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The Quire is the heart of the cathedral, where daily worship takes place.

Daily worship has taken place here for centuries.

Landscape view of Quire

Where is this space?

The Quire is located just behind the crossing of the Nave, and can be accessed from the North and South Quire aisles, as well as from the crossing.

Follow the guided tour

You’re in: The Quire Next stop: Cathedra

  • Look to your left and you will see a set of steps
  • Although you can't climb these, they lead up to the Cathedra
  • Move into the Quire to get a better look

How is it used today?

The Quire is the heart of the Cathedral, where worship has been offered to God every day for more than 900 years.

Home to the Cathedra, the choir stalls, the organ, and the high altar, the Quire is where daily worship takes place.


The Quire in the medieval monastery

This space was once entirely enclosed behind screens, and is where the monks of the monastery would gather seven times a day to sing the divine office. Their monastic life was organised around this daily prayer and praise.

The Quire was one of the earliest parts of the cathedral’s structure. It was important for the High Altar and the Shrine of St Cuthbert to be installed as soon as possible, so that worship and pilgrimage could begin.

Cathedrals are named as such after the Cathedra, also known as the Bishop’s Throne. The Cathedra at Durham was built by Bishop Thomas Hatfield (1345-1381), and to this day is the highest in Christendom. Hatfield’s tomb, which lies beneath the Cathedra, holds the only figure in the cathedral to have escaped destruction during the Reformation.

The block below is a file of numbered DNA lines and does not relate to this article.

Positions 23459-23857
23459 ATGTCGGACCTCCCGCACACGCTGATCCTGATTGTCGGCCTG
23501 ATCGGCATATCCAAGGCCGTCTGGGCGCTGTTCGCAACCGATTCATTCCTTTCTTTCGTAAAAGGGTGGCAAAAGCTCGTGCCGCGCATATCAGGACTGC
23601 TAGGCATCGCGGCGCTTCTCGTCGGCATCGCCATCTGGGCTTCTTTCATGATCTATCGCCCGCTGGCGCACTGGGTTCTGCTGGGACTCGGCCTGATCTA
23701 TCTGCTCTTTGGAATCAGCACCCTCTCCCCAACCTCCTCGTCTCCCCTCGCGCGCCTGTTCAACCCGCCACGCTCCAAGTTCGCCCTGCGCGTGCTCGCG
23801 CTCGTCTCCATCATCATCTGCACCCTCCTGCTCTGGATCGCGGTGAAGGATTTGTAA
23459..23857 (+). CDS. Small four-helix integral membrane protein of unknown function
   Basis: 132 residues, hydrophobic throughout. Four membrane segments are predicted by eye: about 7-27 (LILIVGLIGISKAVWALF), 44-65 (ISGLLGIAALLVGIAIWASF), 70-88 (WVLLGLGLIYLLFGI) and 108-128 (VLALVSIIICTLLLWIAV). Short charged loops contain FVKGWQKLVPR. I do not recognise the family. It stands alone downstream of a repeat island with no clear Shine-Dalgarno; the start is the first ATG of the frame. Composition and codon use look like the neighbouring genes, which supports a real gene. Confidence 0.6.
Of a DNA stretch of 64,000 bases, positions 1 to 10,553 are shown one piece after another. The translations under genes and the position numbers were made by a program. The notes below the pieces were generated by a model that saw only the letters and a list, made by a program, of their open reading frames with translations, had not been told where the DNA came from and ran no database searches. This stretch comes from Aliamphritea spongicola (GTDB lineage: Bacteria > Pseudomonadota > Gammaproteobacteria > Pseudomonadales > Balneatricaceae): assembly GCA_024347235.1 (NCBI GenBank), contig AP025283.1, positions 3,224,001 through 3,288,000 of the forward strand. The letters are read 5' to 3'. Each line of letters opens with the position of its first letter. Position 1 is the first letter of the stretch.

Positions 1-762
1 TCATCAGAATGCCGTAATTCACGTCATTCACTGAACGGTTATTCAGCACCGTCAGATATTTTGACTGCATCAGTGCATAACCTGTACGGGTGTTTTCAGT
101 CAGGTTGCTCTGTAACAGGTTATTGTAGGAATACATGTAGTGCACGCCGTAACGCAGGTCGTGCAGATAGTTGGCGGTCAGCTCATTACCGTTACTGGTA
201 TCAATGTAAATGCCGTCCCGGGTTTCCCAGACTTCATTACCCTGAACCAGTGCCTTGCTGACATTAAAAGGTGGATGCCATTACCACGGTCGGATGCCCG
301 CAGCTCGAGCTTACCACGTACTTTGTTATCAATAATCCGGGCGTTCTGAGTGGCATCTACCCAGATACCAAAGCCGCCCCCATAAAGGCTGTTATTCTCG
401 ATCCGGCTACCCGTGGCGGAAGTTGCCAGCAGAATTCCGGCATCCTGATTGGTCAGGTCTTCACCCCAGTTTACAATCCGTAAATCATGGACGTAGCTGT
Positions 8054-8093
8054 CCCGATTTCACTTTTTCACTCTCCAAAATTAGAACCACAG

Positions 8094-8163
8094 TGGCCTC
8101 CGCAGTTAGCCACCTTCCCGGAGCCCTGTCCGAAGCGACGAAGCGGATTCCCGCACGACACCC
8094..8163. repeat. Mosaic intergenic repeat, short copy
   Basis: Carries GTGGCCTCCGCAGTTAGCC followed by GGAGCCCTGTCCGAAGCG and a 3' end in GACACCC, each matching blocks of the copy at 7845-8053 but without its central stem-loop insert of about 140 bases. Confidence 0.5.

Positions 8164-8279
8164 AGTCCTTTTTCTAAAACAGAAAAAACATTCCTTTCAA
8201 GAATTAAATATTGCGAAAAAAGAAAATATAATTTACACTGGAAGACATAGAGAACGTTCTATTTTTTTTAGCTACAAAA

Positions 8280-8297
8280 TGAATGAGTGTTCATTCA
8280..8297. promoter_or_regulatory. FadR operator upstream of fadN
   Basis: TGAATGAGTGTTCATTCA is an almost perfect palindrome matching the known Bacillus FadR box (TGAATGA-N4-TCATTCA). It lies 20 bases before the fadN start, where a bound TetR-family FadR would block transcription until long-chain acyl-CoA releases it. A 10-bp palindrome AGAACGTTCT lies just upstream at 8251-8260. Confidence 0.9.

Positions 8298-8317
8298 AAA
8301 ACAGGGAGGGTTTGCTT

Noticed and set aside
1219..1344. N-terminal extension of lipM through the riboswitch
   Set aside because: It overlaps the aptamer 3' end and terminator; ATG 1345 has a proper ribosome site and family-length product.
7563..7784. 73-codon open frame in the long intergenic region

Changes over the past 500 years

The finely carved wooden stalls date from the 1660s and are carved in the style of Bishop Cosin, whose name is associated with a local Durham style of carving that uses designs based on fruit.

The organ was originally built by ‘Father’ Willis in 1876, replacing the famous ‘Father’ Smith organ of 1686 that had stood above the quire screen. In 1905, the Willis instrument was rebuilt by the Durham firm of organ builders, Harrison and Harrison, who continue to care for it today. The organ boasts a total of 5,746 pipes and its concept, design, placing, voicing and environment make it one of the most triumphantly successful organs of the English-speaking world.


Wheelchair users and visitors with limited mobility

The Quire can be accessed with a ramp via the North Quire Aisle.

Visitors with a hearing impairment

An induction loop is available on request. This is only in use when the tannoy is in use, usually during services and events.

Neurodiverse visitors

The Quire can be a noisy space whilst the choir is singing and the organ is in use, but is usually quiet outside of services and peak visiting hours. . Contact our visitor desk to enquire about these times.

Blind and partially sighted visitors

Lighting in the Quire can be low depending on the time of day and year.

There are lots of things to touch and feel in the Quire, including the wood carvings in the choir stalls and the frosterly marble.